Person using a tablet

In welcome news for the industry, the government has bowed to the insurer lobby to the effect that social media sites and search engines could, by law, soon stop paid-for scam adverts appearing.

The issue of paid internet adverts or so called ‘spoof ads’ is a contentious one. Accident management companies and lead generators have been using search engine adverts to intercept would-be motor accident claimants, offering their own services, and bypassing those offered by their contractual insurer. Rightly, insurers view this as being of significant detriment to their customers.

The tactic utilises advertising services in such a way that a customer is often innocently misled into believing that they are contacting and dealing with their own insurer, or that the companies involved are affiliated to, partnered with, or instructed by their own insurer.

This type of activity has become widespread and presents an increasingly serious issue for insurers, both financially and reputationally. Some of the most significant concerns are:

  • Customers being misled or misinformed about the identity of the companies they are dealing with, leading to stress, anxiety, and loss of control of their personal data and possessions (their vehicle and contents)
  • Customers and third-party claimants unknowingly agreeing to sign up for Damage Based Agreements (DBAs), where a proportion of their damages is retained by their appointed representative. In many cases customers are not aware that those claims can be pursued easily without any deduction where a legal expenses policy exists, or a claim is made directly against an insurer, or is made via the Official Injury Claim Portal.   
  • Customers losing dispute resolution avenues, such as the Financial Ombudsman Service (FOS)
  • Loss of free contractual benefits such as a courtesy car or repair damage guarantees

Google Spoof Ad


A solution could now be available within the Online Safety Bill (“the Bill”) first published in May 2021, which was drafted with the intention of creating a new legal framework for identifying and removing illegal and harmful content from the internet.

The Bill introduces new rules for firms that host user-generated content i.e., those which allow users to post their own content online, and for search engines which will have tailored duties focussed on minimising the presentation of harmful search results to users.

Paid advertisements were not in the original scope of the Bill.  However,  following a series of representations from insurance industry stakeholders, the Secretary of State for Digital, Culture, Media and Sport, Nadine Dorries finally confirmed their inclusion, stating “As technology revolutionises more and more of our lives the law must keep up. Today we are also announcing a review of the wider rules around online advertising to make sure industry practices are accountable, transparent and ethical – so people can trust what they see advertised and know fact from fiction”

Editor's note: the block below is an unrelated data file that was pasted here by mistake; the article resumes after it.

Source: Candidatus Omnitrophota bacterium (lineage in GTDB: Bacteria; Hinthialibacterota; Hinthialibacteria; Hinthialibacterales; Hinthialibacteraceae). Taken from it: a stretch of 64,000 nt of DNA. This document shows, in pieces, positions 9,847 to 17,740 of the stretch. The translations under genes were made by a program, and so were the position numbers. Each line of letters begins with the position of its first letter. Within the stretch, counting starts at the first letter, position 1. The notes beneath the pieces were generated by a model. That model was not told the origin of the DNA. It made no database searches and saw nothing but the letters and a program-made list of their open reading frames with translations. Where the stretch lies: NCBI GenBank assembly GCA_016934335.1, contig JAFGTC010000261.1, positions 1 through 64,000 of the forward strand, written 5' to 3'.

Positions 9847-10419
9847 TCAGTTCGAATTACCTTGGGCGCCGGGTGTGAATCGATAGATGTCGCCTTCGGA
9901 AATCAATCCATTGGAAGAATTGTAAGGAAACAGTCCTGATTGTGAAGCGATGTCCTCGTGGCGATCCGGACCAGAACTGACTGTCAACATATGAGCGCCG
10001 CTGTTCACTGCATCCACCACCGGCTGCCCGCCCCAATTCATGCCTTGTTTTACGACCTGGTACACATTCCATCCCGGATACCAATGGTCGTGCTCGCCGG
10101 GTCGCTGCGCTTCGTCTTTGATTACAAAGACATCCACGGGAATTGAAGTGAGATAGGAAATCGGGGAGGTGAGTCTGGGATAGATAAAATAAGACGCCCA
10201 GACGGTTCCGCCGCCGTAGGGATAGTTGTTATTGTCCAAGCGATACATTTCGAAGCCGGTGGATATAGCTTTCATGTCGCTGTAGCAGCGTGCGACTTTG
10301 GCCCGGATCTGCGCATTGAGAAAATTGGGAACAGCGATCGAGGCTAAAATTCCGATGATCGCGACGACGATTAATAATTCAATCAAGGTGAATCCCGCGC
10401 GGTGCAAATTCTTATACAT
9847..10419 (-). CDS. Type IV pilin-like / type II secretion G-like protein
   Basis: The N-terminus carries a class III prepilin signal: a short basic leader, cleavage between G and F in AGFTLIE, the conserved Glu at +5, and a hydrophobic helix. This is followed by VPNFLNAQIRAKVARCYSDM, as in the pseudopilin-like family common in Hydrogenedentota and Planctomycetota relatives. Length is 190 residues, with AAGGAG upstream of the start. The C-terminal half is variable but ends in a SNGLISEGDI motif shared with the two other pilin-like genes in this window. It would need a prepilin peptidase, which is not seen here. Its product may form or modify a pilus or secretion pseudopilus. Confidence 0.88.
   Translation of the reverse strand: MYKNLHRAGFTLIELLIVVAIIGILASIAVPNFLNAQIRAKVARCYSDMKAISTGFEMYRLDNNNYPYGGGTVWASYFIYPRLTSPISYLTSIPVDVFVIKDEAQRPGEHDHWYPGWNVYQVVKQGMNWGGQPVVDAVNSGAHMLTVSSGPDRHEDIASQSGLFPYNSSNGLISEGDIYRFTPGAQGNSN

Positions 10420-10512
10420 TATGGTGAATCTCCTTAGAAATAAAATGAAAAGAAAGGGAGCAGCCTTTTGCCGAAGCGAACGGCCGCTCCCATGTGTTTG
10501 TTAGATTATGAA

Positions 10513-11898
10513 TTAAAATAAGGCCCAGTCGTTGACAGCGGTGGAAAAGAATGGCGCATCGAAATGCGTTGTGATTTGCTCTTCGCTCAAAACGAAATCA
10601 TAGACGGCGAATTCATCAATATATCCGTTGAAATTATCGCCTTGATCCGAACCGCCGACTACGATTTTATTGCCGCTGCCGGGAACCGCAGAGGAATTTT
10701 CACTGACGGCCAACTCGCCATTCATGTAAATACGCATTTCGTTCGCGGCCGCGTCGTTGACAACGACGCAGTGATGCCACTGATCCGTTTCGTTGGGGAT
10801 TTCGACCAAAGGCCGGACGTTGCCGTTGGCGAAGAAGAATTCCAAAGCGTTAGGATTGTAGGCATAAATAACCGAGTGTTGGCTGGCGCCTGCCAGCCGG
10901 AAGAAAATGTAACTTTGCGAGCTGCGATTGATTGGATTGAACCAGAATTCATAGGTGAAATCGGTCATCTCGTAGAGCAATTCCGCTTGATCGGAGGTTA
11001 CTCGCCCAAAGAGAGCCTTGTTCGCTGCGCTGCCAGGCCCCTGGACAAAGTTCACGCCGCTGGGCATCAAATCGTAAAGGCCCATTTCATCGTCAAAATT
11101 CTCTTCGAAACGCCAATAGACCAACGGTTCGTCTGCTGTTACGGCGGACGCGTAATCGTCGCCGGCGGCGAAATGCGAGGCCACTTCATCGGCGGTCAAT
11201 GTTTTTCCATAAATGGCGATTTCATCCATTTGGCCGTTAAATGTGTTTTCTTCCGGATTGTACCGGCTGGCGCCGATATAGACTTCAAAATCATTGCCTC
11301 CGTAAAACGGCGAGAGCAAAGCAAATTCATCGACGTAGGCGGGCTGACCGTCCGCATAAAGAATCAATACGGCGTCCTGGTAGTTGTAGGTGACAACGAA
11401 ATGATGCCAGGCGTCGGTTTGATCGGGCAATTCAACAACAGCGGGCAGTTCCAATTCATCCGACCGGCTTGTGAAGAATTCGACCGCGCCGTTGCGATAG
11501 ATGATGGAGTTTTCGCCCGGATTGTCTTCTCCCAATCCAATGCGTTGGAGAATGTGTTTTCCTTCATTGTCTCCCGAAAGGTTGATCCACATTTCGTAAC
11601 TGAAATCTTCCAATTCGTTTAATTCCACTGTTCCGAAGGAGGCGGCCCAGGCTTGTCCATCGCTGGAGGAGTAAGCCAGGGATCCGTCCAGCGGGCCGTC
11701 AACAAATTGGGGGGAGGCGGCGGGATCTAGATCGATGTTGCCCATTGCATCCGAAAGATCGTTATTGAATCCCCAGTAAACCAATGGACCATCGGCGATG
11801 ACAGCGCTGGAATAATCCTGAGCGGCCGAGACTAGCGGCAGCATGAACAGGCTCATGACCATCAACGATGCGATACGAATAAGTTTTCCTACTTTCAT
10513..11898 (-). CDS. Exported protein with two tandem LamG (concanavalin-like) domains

Under a new legal duty being added to the Bill, those internet service providers will be obligated to put in place systems and processes to block ads appearing online and remove them. The regulator Ofcom will set out further details on what platforms will need to do to fulfil their new duty via codes of practice, which could include making them scan for scam adverts before they are uploaded to their systems, and measures such as checking the identity of those who wish to publish advertisements, plus ensuring financial promotions are only made by firms authorised by the Financial Conduct Authority (FCA). Those platforms which fail to protect people will need to answer to Ofcom, who  will have the power to hold companies to account by blocking their services in the UK or issuing heavy fines of up to £18 million or ten per cent of annual turnover.

In conjunction with the Online Safety Bill, the government has also launched a public consultation called the Online Advertising Programme (OAP). This will review the regulatory framework of paid-for online advertising to tackle the apparent lack of transparency and accountability across the whole supply chain. It will look specifically at paid-for online advertising to ensure holistic cover across the online content which could create harm for consumers and businesses alike.

In our view, whilst the Government’s action will be accepted positively almost universally, it must not lead to unrealistic expectations. There is no doubt that the paid advertising market for motor insurance claims has cleaned up its act in recent times and those involved in outright fraudulent behaviour are not as prominent as they once were. Instead, larger regulated organisations are now dominant in the available advertising space. They appear to be acting in accordance with current regulations, even if they do so just within the boundaries of what is acceptable.

There is no guarantee that any new laws will stop these entities from trading, although it will at least make sure that their activities are subject to more rigorous regulatory obligations and legal compliance.

The victims of spoof adverts will continue to require careful management when they appear as claimants – our clients, the court and we would not wish to penalise them in the event that they have been innocently duped through no fault of their own. Our aim is to find the right balance by punishing the suppliers involved in such cases, not the victims.

For more information on the subject or for any support in dealing with the issues raised, please contact Richard Preston, Head of Intelligence Services.


Publication Author:


Rick Preston

Richard Preston
Partner & Head of Intelligence Services